Fukushima Overview: six years after the 4 explosions and 3 meltdowns at General Electric reactors in Japan

Fukushima Reactor Rubble – Unit 3

Over 80,000 people remain displaced. Having lost their homes, their land, their livlihoods and neighborhood support networks, they live with the fear of cancer and the stigma of being identified as hibukashi. Some have been getting government assistance, but many of those will lose it this Spring, pressuring them to return to contaminated areas. “Clean-up” has reduced the contamination in some areas – but certainly not in forested areas – while creating massive mounds of plastic bags filled with contaminated soil with no place to go. One of the most prevalent and hazardous is cesium 137, which has a 30-year half-life. So after 6 years, 87% of the cesium which hasn’t been physically removed is still present. The federal government wants to restart the nuclear fleet, despite opposition by 87% of the public.

Clean-up is expected to take 30 to 40 years
Two hours into a planned 10-hour mission, the latest robot to explore a melted reactor has been abandoned to an extremely lethal environment in Unit 2. Clean-up is expected to take 30 to 40 years, at a cost of $189 billion (nearly double the estimate from three years ago).

The manager of the Fukushima Daiichi plant said, “we’re not thinking of another approach at this moment.” Exploration work in the two other reactors, has barely begun, and nearly 1 million tons of radioactive water is stored onsite, with no place to put it. And despite an expensive ice dam, 150 tons of ground water flows through reactor basements every day on it’s way to the Pacific Ocean. The goal is to stop that flow by 2020, the year that Tokyo is due to host the Olympics, since Prime Minister Shinzo Abe assured the International Olympic Committee that Fukushima was “under control”.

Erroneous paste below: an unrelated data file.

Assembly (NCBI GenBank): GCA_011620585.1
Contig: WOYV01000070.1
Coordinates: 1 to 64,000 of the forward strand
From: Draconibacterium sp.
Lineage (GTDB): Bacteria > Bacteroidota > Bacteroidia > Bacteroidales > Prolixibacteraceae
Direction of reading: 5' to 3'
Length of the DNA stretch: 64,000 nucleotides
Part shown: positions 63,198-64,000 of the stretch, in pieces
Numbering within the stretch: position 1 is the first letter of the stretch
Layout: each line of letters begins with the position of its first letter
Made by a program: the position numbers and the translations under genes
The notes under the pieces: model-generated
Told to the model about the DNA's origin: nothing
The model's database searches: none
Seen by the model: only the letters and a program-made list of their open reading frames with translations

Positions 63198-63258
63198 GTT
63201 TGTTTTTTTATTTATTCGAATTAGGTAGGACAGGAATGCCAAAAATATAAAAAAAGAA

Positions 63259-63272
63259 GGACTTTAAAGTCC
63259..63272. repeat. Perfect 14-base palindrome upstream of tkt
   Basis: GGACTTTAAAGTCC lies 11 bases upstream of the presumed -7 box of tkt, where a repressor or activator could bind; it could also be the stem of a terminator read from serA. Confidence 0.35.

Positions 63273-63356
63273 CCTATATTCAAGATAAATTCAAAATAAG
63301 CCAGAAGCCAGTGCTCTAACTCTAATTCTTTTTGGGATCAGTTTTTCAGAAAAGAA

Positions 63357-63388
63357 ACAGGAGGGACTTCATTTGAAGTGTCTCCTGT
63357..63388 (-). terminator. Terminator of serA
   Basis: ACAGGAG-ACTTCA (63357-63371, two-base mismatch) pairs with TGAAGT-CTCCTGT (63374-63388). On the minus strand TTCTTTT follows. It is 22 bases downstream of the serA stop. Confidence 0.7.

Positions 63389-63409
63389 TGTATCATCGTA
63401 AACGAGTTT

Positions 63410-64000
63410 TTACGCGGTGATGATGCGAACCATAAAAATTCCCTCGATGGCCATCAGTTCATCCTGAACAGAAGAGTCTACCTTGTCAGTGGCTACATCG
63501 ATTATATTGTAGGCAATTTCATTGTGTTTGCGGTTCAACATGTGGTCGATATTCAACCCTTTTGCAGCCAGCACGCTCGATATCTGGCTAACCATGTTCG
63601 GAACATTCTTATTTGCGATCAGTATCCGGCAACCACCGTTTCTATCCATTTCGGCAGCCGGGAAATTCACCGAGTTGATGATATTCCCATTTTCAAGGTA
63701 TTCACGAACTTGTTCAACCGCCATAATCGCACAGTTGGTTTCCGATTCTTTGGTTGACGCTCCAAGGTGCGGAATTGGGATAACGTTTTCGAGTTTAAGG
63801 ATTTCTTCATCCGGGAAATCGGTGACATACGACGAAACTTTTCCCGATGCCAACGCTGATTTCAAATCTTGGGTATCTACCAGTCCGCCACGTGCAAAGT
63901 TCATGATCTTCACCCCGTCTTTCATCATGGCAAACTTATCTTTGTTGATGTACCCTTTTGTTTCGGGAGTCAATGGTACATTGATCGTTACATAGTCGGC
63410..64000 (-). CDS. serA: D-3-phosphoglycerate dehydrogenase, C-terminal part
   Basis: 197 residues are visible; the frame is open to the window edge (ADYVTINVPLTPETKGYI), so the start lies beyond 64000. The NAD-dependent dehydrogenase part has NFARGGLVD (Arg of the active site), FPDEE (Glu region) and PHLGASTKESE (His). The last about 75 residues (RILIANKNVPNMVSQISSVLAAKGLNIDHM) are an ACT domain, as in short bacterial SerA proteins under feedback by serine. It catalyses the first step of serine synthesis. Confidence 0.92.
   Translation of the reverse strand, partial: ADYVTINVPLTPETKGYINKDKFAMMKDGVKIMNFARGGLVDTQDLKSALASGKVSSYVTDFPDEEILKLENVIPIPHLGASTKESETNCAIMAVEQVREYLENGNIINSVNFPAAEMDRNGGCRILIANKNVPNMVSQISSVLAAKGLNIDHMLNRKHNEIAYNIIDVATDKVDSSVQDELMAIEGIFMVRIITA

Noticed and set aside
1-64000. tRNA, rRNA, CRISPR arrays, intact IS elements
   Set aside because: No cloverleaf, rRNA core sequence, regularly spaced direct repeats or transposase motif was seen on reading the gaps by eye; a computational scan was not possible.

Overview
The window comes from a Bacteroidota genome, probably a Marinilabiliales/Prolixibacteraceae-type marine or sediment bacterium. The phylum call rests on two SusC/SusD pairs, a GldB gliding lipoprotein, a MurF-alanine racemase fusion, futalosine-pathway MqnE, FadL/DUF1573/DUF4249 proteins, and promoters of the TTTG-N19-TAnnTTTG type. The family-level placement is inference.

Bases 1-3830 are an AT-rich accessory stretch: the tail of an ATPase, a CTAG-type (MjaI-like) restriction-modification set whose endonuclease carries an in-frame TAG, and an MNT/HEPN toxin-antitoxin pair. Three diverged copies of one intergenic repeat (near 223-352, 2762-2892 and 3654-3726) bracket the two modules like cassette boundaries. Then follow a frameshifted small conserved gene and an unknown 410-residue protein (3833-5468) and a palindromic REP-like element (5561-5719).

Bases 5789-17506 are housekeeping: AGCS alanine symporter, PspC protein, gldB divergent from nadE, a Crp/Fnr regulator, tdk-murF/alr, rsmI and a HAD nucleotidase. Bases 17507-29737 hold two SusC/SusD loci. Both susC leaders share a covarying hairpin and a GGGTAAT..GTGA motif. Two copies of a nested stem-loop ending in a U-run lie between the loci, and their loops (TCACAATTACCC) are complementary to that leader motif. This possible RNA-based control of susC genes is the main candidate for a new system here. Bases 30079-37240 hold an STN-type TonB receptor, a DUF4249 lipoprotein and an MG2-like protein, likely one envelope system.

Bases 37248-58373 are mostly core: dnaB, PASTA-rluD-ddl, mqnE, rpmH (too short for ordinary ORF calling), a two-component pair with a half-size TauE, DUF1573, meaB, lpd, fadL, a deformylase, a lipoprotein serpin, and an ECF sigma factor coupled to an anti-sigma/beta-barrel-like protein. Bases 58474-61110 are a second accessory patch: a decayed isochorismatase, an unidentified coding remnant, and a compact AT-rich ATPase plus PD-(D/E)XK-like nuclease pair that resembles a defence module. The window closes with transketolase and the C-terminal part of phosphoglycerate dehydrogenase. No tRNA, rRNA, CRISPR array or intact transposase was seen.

Women and children bear the greatest burden
According to reporting by Greenpeace, more than 80,000 Fukushima evacuees are still living in temporary accommodation, and thousands of mothers have sued the authorities who plan to lift evacuation orders at the end of March and resettle residents to “heavily contaminated areas”. It is predominantely womens’ and childrens’ rights that are violated as a direct result of the current government’s plans to “allow” evacuated residents to return to areas close to the Fukushima power plant. Financially, they have little choice.

Fukushima victims are still suffering
Japanese people who have survived radioactive exposure – whether from the atomic bombings or from Fukushima – bear a burden of discrimination and shame. Such survivors are known as hibakusha, and they face continuing difficulties in Japanese society. A 2017 survey found that 62 percent of 348 Fukushima evacuees interviewed have experienced or witnessed bullying and discrimination for having been exposed.

Fukushima survivors who meet a list of conditions can obtain the hibakusha certification and eligibility for government health support, but many never applied for such status for fear of lifelong discrimination. Also, the accident has destabilized the lifestyle of the inhabitants of the areadue to anxiety over information, fear of discrimination, the expenses of buying bottled water and imported vegetables as well as spending to take their children away from contaminated areas when possible.